The Setup

Interview

What do people use to get stuff done?

Patricio Gonzalez Vivo

Patricio Gonzalez Vivo

Artist, graphical engineer (Mapzen)

Who are you, and what do you do?

I'm Patricio Gonzalez Vivo, an artist and graphical engineer working at Mapzen. I make digital maps and landscapes. My creative process is led by curiosity and wonder.

At Mapzen I mostly work pushing the boundaries of what can be done with digital maps. Like Line of Sight, a visualization of satellites orbiting the world, and RandomCity a vibrant digital landscape inspired by Ryoji Ikeda installations.

As an artist I make poetic explorations like Point Cloud City, an emerging view of the public data hidden on the depths of Google's private databases, or interactive installations like EfectoMariposa, a realtime simulation of an ecosystem where people can experience the fragility of human interaction.

All these projects are made using code and some custom tools.

What hardware do you use?

I find it crucial for my creative practice to be comfortable and have a sense of abundance during the process. For that, especially in the early stages of a project, I enjoy working with powerful gear (which is nice but usually expensive) together with inexpensive gear (so I can buy as much as I want).

Before any line of code, I usually sketch ideas using pen & paper. I really like China Markers and Bic pens. I have boxes of them! I carry a couple of each one around to have them at hand all times. You know, always ready! They are incredible allies: extremely versatile and expressive tools to think and imagine on paper. Also, they are a great distraction tool for when you have to wait.

Patricio's desk.

Once I start coding, I work on a powerful laptop (a MacBook Pro Retina 15" with a NVIDIA GPU card) connected to a big screen. I usually use the Retina display screen for the code editor - typography works beautifully on it - while the other screen is to display whatever I'm working on. That way I can see the result right away. Shortening that distance between the code and how it looks on the screen is probably one of the most important things for me — it keeps the rhythm and flow of the process going, so I can discover and explore naturally and organically.

Once something is working I pass it to disposable hardware. I use as many Raspberry Pi as I can get a hold of. Raspberry Pi are small and inexpensive ($5 ~ $35) computers that run a Linux distributions. For me they are my zen practice. Working on limited hardware forces me to be a better programmer. This is the part of the job that requires technical expertise and with time I can get really good at. If I can get something complex running smoothly on the Pi, it will run beautifully anywhere.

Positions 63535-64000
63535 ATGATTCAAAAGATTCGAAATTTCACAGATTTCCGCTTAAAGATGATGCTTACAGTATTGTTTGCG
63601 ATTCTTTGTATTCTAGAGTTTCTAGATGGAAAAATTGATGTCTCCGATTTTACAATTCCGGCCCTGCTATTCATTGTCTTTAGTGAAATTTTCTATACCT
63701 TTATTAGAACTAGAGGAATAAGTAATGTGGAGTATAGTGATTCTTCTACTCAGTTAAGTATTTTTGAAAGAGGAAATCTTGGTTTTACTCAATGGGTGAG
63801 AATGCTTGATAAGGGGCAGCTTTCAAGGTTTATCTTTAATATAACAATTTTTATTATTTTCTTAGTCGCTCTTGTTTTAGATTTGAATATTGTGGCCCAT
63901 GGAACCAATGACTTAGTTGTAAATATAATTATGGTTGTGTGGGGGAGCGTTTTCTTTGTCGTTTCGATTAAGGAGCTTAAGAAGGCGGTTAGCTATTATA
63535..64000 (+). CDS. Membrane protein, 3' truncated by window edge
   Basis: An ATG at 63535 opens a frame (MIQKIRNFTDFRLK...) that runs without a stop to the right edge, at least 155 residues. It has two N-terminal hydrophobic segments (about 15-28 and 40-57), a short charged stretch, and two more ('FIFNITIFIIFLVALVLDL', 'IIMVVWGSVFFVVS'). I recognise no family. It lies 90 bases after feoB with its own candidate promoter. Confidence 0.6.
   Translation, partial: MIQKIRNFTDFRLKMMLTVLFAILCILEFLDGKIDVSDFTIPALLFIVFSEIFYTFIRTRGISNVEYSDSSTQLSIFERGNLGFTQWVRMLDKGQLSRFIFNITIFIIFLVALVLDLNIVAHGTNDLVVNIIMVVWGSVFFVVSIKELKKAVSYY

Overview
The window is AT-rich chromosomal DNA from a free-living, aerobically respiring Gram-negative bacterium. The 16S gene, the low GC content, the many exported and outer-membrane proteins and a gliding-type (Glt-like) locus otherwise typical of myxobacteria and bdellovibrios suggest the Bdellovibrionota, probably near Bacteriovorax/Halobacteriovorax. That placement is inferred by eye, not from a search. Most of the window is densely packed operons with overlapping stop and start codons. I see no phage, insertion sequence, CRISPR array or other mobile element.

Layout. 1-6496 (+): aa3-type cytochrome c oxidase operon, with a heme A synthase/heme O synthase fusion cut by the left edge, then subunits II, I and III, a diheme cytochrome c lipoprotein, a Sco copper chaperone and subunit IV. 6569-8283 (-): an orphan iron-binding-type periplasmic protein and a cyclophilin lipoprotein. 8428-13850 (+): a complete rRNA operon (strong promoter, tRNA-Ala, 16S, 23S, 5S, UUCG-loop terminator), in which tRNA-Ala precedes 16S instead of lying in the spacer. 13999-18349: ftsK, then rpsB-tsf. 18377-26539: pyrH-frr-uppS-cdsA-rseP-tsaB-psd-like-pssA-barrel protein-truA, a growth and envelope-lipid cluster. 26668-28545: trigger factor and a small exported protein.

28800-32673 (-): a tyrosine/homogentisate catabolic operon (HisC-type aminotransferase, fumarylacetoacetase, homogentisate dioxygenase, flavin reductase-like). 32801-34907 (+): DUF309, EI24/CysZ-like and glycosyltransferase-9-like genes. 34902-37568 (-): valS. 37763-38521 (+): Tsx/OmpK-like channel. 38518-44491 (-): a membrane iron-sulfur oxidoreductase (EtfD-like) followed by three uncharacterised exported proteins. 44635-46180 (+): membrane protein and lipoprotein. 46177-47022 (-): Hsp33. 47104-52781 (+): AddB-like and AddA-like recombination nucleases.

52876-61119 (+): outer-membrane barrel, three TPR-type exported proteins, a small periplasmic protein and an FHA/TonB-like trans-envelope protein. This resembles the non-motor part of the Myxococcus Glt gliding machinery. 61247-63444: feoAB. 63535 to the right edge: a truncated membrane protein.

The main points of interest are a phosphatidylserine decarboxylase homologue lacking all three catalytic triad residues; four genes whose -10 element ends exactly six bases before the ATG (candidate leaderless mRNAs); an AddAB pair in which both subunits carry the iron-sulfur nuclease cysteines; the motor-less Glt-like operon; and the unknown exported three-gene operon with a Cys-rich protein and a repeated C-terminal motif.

And what software?

Well, for this eclectic way of working I have my own custom tools. I can also say that this way of working is made possible by the tools I work with. "We shape our tools and thereafter our tools shape us" (Marshall McLuhan)

To pass ideas into moving images I work with GLSL shaders, which is by far the language I feel most comfortable with. I made a little WebGL app that lets me sketch and prototype things quickly. The abstract and minimal API of the GLSL language is perfect to sketch animations and break out algorithms. There are no libraries, and no distractions.

Around this tool I'm writing a book about shaders and developing a series of other tools to display and share these sketches.

I'm such a fan of shaders that I do most of my work with them, to the point I that barely use Photoshop. I do my color correction in shaders, and for that I have a native application compatible with the GlslEditor that runs on Mac OS X, any Linux machine and of course the Raspberry Pi. It's called glslViewer and you can use it directly from the console or with your favorite code editor. I really like Sublime Text; it's a joy to work with in any language, from Python to JavaScript or C++. Also the Material Theme is a must for Sublime Text.

Once I have a clear understanding of what I want to do, I start composing maps using another custom tool I work on called Tangram Play. This tools helps you to edit the YAML scene files that Tangram and Tangram-ES use to create maps. I had also the joy of working on those two projects.

Sometimes maps need some special data to come alive, and for that I prefer parsing data with Python in Sublime Text. Ohhhhh the joy of Python in Sublime Text.

Patricio's ISS live stream.

When I'm not working on the Raspberry Pi, I use it to display digital artwork or a live video stream from the ISS — it helps me to keep an open mind :)

What would be your dream setup?

I'm pretty happy with this setup, but I always wish I had more time for drawing and working outside.

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